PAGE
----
I still remember the moment my director and I got back to our producer’s flat. We had just hauled what felt like a tonnage of equipmentup six hateful flights of stairs in order to finally deposit our booty. Shag, hassle, combined with a dollop of exhaustion; so began our odyssey into the OBA Easter project. Looking at some of the effortless professionalism on display at the OBA’s latest screening I came to the sad conclusion that this was perhaps just my own incompetence. The quality of the work on offer is truly impressive, both technically and artistically.
We opened with Isaac. Following in the Oxford mockumentary tradition of Genius before it, Isaac masquerades as a documentary detailing the challenges of integrating “the daylight challenged” (read: vampire) into Oxford life. Like Genius, behind the many laughs there is a cutting dissection of aspects of the student world. The real achievement of the film is how it manages to stay sufficiently generic in its premise to cover a variety of themes while still highlighting very pertinent and relevant issues.
In this regard, the figure of the vampire and his ‘integration’ could be substituted with any one of many other possible groups: racial, social, economic or sexual. What is revealed is a culture of self-satisfaction that relishes in its own sense of being ‘holier than thou’ at the expense of dealing with the issues at hand. In a brilliant ending, the filmmakers come to interview the vampire but end their film before the vampire can say anything.
Next, Dogs and Fags, directed by Archie Thomson and Will Stevens. A radically different story in both tone and style, this time we saw the disintegrating relationship between a mother and her son. Other than her son, there is only one other man in the mother’s life: Noel Coward. Not coincidentally, Noel’s regular scheduled appearances counterbalance the indifferent comings and goings of her son. Miserable and housebound, she eternally awaits the next visit. This somber piece suffered from being placed next to the hysterical Vampire and as such some of its atmosphere was lost. But at heart this is a very humane film that manages to be sympathetic to the mother without condemning the son. An excellent handling of a delicate drama.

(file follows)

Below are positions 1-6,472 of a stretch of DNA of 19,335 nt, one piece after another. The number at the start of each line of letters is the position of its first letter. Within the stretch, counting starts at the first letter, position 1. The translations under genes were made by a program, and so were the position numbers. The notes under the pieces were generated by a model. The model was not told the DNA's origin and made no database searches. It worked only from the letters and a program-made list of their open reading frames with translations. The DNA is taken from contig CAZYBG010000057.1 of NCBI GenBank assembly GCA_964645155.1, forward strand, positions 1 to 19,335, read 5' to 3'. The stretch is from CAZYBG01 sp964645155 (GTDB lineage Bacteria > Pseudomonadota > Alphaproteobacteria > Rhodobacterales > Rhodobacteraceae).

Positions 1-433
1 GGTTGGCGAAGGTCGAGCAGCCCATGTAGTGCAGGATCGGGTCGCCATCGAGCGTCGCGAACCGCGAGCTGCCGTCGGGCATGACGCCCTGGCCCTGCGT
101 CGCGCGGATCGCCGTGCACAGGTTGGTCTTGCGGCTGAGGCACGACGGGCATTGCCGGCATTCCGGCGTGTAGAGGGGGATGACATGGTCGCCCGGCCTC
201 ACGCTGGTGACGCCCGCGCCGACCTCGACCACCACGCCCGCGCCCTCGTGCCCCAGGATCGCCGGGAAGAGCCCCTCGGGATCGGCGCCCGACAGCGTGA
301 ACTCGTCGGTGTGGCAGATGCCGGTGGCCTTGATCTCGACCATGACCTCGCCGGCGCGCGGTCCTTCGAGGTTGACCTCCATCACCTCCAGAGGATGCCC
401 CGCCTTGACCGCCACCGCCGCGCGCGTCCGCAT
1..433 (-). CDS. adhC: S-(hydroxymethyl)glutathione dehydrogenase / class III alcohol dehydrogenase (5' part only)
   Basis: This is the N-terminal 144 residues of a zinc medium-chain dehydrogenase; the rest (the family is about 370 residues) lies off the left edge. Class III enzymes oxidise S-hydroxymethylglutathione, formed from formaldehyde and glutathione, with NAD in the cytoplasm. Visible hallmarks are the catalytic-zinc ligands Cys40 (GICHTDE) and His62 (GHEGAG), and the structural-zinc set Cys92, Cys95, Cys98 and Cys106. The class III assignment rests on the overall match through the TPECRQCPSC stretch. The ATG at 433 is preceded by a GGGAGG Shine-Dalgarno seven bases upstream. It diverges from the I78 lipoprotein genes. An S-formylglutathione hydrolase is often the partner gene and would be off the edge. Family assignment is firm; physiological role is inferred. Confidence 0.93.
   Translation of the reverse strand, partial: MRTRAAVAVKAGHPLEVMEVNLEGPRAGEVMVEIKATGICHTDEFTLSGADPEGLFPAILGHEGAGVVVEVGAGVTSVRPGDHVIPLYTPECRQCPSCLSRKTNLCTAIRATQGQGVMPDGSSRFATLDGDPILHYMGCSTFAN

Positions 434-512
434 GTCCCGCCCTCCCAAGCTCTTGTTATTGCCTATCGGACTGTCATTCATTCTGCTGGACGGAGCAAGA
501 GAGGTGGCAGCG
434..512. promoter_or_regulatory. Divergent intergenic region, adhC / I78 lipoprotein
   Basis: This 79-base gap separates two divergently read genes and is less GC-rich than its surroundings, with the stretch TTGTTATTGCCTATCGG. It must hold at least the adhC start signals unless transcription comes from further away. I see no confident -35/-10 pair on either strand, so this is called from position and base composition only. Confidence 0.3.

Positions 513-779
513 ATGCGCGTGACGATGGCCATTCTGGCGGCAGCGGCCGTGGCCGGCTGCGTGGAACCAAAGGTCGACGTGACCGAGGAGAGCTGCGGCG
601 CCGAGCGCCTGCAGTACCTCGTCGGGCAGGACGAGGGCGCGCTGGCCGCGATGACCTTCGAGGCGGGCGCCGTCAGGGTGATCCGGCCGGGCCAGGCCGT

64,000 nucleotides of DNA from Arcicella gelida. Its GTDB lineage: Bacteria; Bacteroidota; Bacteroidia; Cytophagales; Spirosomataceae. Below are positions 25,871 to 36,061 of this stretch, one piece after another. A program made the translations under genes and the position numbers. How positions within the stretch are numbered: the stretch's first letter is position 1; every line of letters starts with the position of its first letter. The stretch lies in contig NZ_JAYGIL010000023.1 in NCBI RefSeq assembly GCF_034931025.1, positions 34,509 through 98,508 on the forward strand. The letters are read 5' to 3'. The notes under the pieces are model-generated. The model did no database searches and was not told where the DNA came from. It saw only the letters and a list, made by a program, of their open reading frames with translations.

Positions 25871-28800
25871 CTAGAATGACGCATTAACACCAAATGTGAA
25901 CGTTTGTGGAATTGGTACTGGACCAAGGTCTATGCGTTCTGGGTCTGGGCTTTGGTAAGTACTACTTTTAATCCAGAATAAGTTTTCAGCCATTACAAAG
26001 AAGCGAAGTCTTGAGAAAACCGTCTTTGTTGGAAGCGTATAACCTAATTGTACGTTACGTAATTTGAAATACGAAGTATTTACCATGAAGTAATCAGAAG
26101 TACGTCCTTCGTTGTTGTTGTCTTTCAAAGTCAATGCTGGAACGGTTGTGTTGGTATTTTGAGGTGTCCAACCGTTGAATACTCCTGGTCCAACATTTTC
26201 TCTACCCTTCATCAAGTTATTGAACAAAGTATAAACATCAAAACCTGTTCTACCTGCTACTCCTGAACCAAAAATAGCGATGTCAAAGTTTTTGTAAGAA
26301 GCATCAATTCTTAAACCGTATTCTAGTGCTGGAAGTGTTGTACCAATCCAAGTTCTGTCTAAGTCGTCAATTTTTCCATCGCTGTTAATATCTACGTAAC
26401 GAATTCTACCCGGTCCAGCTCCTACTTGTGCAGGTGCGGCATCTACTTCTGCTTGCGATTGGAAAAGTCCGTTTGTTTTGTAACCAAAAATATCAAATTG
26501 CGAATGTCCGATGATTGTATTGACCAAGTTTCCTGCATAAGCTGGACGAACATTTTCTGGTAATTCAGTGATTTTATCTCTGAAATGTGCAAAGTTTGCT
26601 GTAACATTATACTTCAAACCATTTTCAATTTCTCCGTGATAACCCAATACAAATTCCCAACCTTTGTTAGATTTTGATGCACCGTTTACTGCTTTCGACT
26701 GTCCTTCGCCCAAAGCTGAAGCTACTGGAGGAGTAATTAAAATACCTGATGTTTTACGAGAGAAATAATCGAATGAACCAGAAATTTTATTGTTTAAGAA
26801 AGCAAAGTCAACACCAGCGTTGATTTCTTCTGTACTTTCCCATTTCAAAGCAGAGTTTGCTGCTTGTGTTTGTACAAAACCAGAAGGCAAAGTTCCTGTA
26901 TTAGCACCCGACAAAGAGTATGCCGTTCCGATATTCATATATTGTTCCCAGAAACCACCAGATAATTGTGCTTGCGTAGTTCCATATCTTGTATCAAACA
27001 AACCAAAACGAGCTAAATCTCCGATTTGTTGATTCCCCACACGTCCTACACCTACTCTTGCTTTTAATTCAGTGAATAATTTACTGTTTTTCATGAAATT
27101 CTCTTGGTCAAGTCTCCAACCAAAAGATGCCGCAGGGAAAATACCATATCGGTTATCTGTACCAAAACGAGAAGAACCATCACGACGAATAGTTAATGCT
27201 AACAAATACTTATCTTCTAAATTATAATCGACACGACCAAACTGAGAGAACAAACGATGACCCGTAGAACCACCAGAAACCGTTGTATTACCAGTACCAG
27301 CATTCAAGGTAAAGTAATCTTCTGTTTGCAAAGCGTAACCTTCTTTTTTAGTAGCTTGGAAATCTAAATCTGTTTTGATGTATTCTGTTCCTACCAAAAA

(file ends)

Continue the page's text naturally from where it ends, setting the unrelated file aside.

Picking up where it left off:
With Tom Dillon’s The Pigeon and the Priest, we just had no idea what the audience would think. The film is about a troubled man asking for advice from a priest who in turn tells him a pointless and morbid story. The resolution of the story is left literally hanging. As an audience member, it seemed people liked how the dark humor interwove with the tinge of mystery that propelled the story, and the compelling performances by the actors.
Next up, A Chaste Soul by this paper’s own Anthony Maskell. I asked the good Mr Maskell whether we could describe the film as “what would happen if Tarkovsky made a thriller”, an idea he sort of agreed with. The film is about an assassination gone wrong involving a priest, an assassin and a pregnant woman. An eminently stylish piece shot in black and white and with a box aspect ratio, A Chaste Soul distinguished itself for its striking and highly thoughtful compositions, and its excellent performances.
For me, the standout piece was Sally. Directors Benedict Morisson and Ann Stelzer pull of the feat of telling the story through solely visual means. Given what an engrossing and mysterious piece of work this is,it is indeed no mean feat. A very promising showing for Oxford talent.